Out:    01:41:02;15

In:    01:41:03;11        It would make me happy to go back.
Out:    01:41:06;09

In:    01:41:07;18        But I also want to live a normal life.
Out:    01:41:14;28

In:    01:41:17;14        I don't have any plans to go back,
Out:    01:41:22;25

In:    01:41:22;26        As long as this government is in power.
Out:    01:41:25;21




                VOICEOVER                               
In:    01:41:33;17         After saying goodbye to Roeena, I went  to see Wajia. I
found her just as she was leaving for her own fact-finding mission to Kabul – the first time she would be returning there in 25 years.
Out:    01:41:46;15




                Wajia
In:    01:41:48;00        I am going on a trip to Afghanistan
Out:    01:41:52;16        to do some work for RAWA.

In:    01:41:54;28        Once in Kabul, my friends in RAWA
Out:    01:42:01;17        will tell me what I'll be doing there.





                VOICEOVER       
In:    01:42:01;20        Wajia was taking her son Haroun with her – his first time out
Out:    01:42:07;03        of the refugee camp.




                Wajia
In:    01:42:10;01        I haven't been to Kabul   
Out:    01:42:12;12

In:    01:42:12;13        in over 25 years.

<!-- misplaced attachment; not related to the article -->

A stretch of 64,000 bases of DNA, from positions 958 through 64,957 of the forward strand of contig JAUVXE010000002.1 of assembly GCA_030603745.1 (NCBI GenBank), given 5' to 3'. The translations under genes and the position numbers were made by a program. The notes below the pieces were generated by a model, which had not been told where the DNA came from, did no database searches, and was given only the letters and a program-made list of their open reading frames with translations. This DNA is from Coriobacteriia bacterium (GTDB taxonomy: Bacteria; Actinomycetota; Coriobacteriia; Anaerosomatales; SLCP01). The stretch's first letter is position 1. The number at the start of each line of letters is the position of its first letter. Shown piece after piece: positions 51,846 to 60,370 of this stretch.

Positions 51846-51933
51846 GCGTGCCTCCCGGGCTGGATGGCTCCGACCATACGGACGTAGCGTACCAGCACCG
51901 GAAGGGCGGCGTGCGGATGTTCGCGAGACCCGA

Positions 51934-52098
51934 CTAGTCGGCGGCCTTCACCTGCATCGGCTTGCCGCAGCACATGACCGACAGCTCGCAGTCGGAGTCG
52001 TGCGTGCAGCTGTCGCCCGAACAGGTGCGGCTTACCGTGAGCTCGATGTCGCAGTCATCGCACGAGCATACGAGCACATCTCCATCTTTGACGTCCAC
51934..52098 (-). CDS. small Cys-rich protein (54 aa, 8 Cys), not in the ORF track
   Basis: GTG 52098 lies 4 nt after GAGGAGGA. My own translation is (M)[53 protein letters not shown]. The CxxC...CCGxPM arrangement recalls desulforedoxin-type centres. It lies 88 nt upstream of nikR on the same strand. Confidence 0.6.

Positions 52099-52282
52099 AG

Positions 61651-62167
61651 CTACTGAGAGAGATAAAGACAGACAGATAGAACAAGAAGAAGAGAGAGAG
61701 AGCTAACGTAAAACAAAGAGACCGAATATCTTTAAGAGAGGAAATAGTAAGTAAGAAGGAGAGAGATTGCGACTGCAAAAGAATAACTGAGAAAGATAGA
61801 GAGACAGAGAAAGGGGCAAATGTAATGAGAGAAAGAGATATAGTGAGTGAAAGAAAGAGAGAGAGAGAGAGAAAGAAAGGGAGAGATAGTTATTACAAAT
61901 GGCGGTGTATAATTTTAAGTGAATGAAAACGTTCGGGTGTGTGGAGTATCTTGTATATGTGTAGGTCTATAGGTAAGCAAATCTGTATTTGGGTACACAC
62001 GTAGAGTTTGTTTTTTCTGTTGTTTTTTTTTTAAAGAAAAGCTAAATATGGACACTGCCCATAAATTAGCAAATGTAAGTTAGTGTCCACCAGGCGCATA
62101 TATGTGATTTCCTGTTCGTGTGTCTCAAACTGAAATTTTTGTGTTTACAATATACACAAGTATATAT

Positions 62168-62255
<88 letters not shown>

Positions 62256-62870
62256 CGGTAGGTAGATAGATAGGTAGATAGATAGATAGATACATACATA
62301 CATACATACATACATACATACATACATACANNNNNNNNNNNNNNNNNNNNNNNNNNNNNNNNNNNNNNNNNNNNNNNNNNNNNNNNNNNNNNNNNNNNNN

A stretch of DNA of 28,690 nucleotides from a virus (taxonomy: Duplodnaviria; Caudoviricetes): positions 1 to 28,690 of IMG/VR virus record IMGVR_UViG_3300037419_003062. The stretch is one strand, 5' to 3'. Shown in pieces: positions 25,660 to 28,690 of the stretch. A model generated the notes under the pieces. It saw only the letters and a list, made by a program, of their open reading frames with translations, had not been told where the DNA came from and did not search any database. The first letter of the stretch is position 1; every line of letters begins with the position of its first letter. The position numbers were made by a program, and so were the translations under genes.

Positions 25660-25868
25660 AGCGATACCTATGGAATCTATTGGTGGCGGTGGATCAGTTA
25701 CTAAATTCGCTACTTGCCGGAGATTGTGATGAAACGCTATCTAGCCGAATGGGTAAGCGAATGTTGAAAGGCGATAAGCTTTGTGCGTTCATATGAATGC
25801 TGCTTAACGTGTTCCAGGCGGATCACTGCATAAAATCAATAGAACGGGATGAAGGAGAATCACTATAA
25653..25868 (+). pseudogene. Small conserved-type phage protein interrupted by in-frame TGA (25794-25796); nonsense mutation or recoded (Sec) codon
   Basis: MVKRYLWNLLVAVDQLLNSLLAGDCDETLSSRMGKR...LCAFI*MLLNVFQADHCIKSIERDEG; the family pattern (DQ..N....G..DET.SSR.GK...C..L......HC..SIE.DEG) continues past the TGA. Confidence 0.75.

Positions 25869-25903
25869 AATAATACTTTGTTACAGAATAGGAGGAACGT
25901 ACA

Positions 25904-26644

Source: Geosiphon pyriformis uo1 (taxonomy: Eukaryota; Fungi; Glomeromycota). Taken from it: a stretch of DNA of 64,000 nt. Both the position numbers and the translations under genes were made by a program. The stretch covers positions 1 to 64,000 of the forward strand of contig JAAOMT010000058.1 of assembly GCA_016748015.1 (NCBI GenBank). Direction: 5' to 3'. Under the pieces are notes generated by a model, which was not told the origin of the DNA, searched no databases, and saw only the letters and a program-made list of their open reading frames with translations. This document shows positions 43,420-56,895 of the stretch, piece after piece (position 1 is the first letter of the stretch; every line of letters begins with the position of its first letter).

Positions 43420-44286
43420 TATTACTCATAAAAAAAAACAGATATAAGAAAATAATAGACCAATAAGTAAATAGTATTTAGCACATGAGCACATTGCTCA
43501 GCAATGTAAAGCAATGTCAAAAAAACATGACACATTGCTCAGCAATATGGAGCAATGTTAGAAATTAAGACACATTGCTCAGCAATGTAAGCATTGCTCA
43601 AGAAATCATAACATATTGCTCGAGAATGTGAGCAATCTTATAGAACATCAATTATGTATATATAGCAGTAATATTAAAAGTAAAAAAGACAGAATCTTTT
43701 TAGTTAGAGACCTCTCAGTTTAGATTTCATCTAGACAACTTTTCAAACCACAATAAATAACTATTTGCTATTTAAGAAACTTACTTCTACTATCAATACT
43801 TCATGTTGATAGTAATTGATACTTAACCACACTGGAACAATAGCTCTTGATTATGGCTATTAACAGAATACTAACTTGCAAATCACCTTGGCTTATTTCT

Out:    01:42:16;26

In:    01:42:17;14        I don't know what to expect, good or bad,
Out:    01:42:20;23

In:    01:42:20;24        but I am very excited to go.
Out:    01:42:24;04




                VOICEOVER       
In:    01:42:48;25        Though I knew that Afghanistan was not a war zone,
Out:    01:42:53;26        everything around us made it seem as if it were.
   
In:    01:42:59;00         It was a relief to arrive safely, in Kabul.
Out:    01:43:01;22
   
In:    01:43:14;14        The next day, Wajia was met by a RAWA member, who
                introduced herself as Naseem. She covered her face when
being filmed to hide her identity. She took us on a tour of the city.
Out:    01:43:27;00





                Wajia
In:    01:43:27;15        Where are we?
Out:    01:43:29;10

                Naseem
In:    01:43:31;04        This is the Deh-Mazang area.
Out:    01:43:32;29

                Wajia
In:    01:43:33;19        Oh! look at this! Everything is ruined!
Out:    01:43:36;00

In:    01:43:37;21        When did this happen?
Out:    01:43:39;19

                Naseem